Skip to main content

Read more e-books and guides from The Globe and Mail

Four tips to get your garden ready for spring

Want to move indoor plants outside, or build a yard that attracts butterflies? Marjorie Harris offers expert advice

Read the full story


handout

Patio furniture that would look at home in your living room

Matthew Hague offers suggestions to help you seamlessly bring the indoors outside

Read the full story


Photograph by Joseph Saraceno; Prop Styling by Wilson Wong

Celebrity designer Brian Gluckstein’s top five tips for a patio refresh

Gluckstein’s personal patio set-up reflects much of the luxe-yet-liveable style he’s become synonymous with

Read the full story


iStock

Gardening tips for the smallest of spaces

Choosing the plants to best fit to your space depends on climate and sun exposure

Read the full story


Larry Davidson

What can I prune and when?

The rule of thumb is that if it blooms in spring, prune after the flowers are spent; it if blooms in autumn, cut it down in late winter and early spring. This generally works for vines and shrubs, but when it comes to the latter, don’t take out more than about one-third of the stems from the base. As for trees, it’s safe to prune them now, since they’re mature enough to form calluses in order to heal themselves after being cut. But again, don’t remove more than you have to – it’s really only about shape and safety. That said, many old evergreens – especially very old yews – can get a whole new lease on life if you whack them right back. They’ll come back looking almost like new. − Marjorie Harris


How much and how often should I water?

Give big trees and large shrubs three buckets of water twice a week – that’s about the same as letting the hose or watering system run gently for 45 minutes. Avoid mini-watering – letting the water run every day for 20 minutes – as it produces plants with a shallow rooting system. As for plants in containers, water them almost every day depending on size and rainfall. When in doubt, use the knuckle test: Stick your finger into the container and if it’s dry above the first knuckle, water slowly until it runs out the bottom of the pot. − Marjorie Harris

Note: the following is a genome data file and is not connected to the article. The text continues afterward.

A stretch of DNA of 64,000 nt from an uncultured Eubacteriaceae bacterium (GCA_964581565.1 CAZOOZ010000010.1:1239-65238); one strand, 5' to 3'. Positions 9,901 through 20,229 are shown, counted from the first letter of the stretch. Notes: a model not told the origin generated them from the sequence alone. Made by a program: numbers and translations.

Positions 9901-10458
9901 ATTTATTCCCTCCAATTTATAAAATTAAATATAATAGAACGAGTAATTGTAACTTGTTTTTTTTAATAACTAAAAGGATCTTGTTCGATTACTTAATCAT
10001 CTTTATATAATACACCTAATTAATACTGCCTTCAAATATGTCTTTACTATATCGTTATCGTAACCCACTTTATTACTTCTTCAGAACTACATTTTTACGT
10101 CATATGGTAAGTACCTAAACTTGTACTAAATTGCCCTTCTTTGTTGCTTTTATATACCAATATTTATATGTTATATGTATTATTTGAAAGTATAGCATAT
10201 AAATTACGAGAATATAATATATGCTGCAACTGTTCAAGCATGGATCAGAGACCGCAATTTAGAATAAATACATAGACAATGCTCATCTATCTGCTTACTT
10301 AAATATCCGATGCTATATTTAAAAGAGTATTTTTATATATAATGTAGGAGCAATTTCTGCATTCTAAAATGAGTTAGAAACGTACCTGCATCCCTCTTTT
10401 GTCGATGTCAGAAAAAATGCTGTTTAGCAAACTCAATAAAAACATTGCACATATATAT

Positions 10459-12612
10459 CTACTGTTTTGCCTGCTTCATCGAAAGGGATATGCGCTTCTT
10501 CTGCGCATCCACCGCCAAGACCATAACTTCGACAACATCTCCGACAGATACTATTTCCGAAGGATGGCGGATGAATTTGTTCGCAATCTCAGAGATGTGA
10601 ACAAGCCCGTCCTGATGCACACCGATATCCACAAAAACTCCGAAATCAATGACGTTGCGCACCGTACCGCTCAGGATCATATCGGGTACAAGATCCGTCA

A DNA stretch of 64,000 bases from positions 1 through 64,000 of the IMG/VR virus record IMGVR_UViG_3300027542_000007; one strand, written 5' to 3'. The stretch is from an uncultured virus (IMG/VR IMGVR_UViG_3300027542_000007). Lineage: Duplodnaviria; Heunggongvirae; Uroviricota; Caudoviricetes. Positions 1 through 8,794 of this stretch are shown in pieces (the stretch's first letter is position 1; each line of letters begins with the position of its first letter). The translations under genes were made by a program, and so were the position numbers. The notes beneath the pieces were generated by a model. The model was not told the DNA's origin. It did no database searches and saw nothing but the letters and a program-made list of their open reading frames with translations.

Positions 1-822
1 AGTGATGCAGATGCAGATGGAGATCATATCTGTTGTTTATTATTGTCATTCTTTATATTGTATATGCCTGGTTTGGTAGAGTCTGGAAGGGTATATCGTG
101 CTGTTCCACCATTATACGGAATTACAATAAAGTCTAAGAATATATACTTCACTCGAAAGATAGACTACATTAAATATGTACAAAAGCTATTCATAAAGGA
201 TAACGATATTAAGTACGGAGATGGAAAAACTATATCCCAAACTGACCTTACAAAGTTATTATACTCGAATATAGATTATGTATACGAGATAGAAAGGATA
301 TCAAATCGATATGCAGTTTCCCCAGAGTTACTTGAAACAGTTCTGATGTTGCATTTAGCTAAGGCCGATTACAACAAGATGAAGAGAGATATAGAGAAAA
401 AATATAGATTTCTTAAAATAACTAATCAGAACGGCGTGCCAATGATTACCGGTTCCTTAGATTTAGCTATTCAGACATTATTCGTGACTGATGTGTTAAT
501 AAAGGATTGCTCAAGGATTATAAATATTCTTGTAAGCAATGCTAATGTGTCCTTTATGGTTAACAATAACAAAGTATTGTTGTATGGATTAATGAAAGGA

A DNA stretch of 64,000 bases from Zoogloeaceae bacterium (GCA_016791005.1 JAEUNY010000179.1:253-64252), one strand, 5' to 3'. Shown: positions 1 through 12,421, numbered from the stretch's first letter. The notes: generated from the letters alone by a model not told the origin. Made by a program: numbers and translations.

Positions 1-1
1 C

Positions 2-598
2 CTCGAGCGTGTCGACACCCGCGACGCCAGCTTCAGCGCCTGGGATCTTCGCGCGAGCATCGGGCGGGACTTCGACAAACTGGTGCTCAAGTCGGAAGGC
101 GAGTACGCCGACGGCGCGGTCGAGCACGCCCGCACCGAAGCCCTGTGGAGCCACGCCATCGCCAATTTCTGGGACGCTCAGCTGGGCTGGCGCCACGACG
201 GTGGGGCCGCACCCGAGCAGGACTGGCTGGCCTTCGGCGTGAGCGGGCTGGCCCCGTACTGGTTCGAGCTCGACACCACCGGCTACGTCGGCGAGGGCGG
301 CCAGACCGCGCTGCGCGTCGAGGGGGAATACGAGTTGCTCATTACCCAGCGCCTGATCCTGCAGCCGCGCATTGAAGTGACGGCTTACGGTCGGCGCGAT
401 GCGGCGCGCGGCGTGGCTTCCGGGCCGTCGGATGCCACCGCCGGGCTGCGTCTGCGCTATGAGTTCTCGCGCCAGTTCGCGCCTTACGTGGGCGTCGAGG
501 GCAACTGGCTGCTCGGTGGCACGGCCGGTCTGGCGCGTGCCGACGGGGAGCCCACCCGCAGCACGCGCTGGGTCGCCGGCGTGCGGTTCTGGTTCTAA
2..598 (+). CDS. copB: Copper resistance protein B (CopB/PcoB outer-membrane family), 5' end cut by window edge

Alana Paterson

DIY kitchen garden essentials: How to grow your own bountiful harvest

A primer on creating high-yield food plots that are also attractive (plus tips on what to do with all that bounty)

Read the full story


Beppi Crosariol/The Globe and Mail

At first I just wanted free lunch. But now I can’t imagine life without my vegetable garden

Tending to his vegetable garden – with all of its glorious frustrations – left Beppi Crosariol with more than a green thumb

Read the full story


Jeff McNeill

Want a high-impact, low-fuss garden? Try xeriscaping

Marjorie Harris answers questions on this hot gardening trend

Read the full story


John Statham

Make native plants feel at home in your garden

Native ephemerals are crucial to every garden

Read the full story


HarkAway Botanicals

A rooting interest: How to solve the grass conundrum

A handsome grass placed with some skill will enhance the tiniest of gardens

Read the full story


F-Studio

I’m confused about mass planting versus a mixed bed. How do I avoid a haphazard look?

A good mixed bed isn’t easy to achieve – and it can take years of gardening experience to get there. A mass planting usually means having a large area covered with one kind of plant (as in all the same hosta); a mixed bed, which is one I prefer myself, has many different kinds of plants, often with similar colours blending into the next. Try planting three of the same kind of plant in a triangle. This will prevent anything from looking too spotty. Then add the next threesome in a complementary colour, texture or contrasting foliage (pointy with fluffy). To my eye, it is a much healthier, more interesting way to plant than dozens of the same plant in huge drifts, unless you are dealing with acres of land. − Marjorie Harris